Version control of a dataset

Hello all,

This is my first post to the GBIF Community, so please be kind if I didn’t follow some rules or whatever.

I have a large collection of datasets maintained in an own IPT and publish to GBIF. Some of the datasets grow and others may change (add/delete attributes, change format etc). Based on the post (When to assign a new DOI to an existing dataset?), DOI is assigned when a dataset is registered and it will not change when the dataset is updated/changed.

So, I wonder what is the best practice to do version control. Is there a kind of version number in the metadata of a dataset similar to the one within IPT (emlVersion; IPT also can hold versionHistory)? How should researchers cite a particular version of a GBIF dataset? Does GBIF archive the old versions and make them accessible?

A typical situation I have in mind is that a dataset gets registered to GBIF on, say, May 1st, 2021. I add new records to the same dataset and publish it to IPT every month, which is automatically reflected to GBIF (but the DOI remains same). A researcher downloads the dataset at some point, say, June 1st, 2021 and uses it for his/her analysis and publish a journal article. The journal requires an open access to the dataset. So, the researcher wants to provide a URL to the June 1st version of the dataset. The DOI alone can’t satisfy this as the latest dataset has more records than the June 1st version.

As in the post I mentioned above, you may suggest registering the dataset as a new dataset to get a new DOI every time it grows. But that is very difficult to maintain and it would register redundant and duplicate records which would confuse the users and may cause invalid outputs like an overestimate of species abundance. So, I don’t think it’s a good idea.

When a user downloads data from GBIF, the specific download is assigned a new unique DOI which refers to the dataset at that specific time. This DOI can be cited in journals and provides open access to the data at the time of download. Anyone accessing the DOI will also have the option of rerunning the query to obtain any new records added, since the time of the original download.

The above applies whether a query is for a single dataset—or e.g. a given taxon across numerous datasets.

Thank you very much for very helpful information. I didn’t know that each download gets a unique DOI. I think that is what researchers need!

@efujioka @dnoesgaard Please note an earlier post related to this topic at When to assign a new DOI to an existing dataset? - #3 by jhpoelen .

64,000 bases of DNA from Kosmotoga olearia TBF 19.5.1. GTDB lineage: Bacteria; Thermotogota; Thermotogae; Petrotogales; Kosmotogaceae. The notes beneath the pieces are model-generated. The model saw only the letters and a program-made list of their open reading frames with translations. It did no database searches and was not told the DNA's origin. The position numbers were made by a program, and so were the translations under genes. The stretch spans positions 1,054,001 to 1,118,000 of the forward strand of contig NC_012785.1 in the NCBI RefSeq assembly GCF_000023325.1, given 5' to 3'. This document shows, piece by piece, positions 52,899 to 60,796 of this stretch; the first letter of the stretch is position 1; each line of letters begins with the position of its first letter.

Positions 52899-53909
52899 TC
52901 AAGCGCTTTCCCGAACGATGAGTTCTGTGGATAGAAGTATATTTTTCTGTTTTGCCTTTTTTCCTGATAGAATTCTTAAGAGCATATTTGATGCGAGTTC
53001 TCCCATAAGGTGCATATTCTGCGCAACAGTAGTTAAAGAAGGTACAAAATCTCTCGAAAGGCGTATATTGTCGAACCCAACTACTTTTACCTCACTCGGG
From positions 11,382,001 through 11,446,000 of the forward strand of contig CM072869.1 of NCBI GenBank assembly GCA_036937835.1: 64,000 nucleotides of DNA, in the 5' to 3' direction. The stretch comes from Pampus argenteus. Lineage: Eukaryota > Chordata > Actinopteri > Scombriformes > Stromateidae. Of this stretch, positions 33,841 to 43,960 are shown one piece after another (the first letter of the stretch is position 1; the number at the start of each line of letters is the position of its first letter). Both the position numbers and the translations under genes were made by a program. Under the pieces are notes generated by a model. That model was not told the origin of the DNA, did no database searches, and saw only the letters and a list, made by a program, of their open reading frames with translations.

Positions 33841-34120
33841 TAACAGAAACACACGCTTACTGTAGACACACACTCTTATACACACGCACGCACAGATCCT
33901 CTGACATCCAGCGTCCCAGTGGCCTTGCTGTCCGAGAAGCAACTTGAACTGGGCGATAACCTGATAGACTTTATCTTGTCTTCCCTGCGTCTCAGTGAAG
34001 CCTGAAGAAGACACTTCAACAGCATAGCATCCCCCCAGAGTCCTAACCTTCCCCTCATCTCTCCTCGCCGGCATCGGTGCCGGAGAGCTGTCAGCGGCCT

If I understand it correctly, GBIF download DOIs describe the query , not necessarily the dataset associated with the download: the data might be deleted if the download DOI is not cited in a peer-reviewed publication after some time (six months?). The query can be re-run, but the results of the recreated result is likely different, because the query is run against the current snapshot of the data. Even if the data remains, there’s no clear relation between the DOI and the dataset (for detailed analysis see allow for tracking GBIF query/download DOIs · Issue #63 · bio-guoda/preston · GitHub ).

Similarly, the GBIF dataset DOIs describe the dataset metadata, not the data associated with the dataset at some point in time.

The (useful!) purpose of the GBIF DOIs is primarily to attribute the institutions, collections and people behind the data, not specific versions of the data.

Also, because downloads are compiled from GBIF interpreted (or “mediated”) , it is not straight forward to to trace which exact version of the original dataset was used as a basis for the derived data.

I am open to discuss more systematic approaches to more reliably reference specific versions of datasets and their origin. See e.g., Elliott et al. 2020 https://doi.org/10.1016/j.ecoinf.2020.101132 disclaimer: I am one of the co-authors.

Please do holler if I am misrepresenting / misunderstanding how the GBIF DOIs are designed to work: eager to learn and/or gain a better understanding of the GBIF infrastructure.

@jhpoelen, your points are very valid. A download DOI describes the query and may be be linked to the dataset returned at the time of the query. While we guarantee to keep the data for 6 months, in reality only extremely large datasets are ever deleted.

Rerunning the query at a later time may produce a different result. Download datasets are indeed snapshots of data and besides being linked to the parent datasets in GBIF, they cannot be reproduced at the record-level, as occurrence ids are not persistent.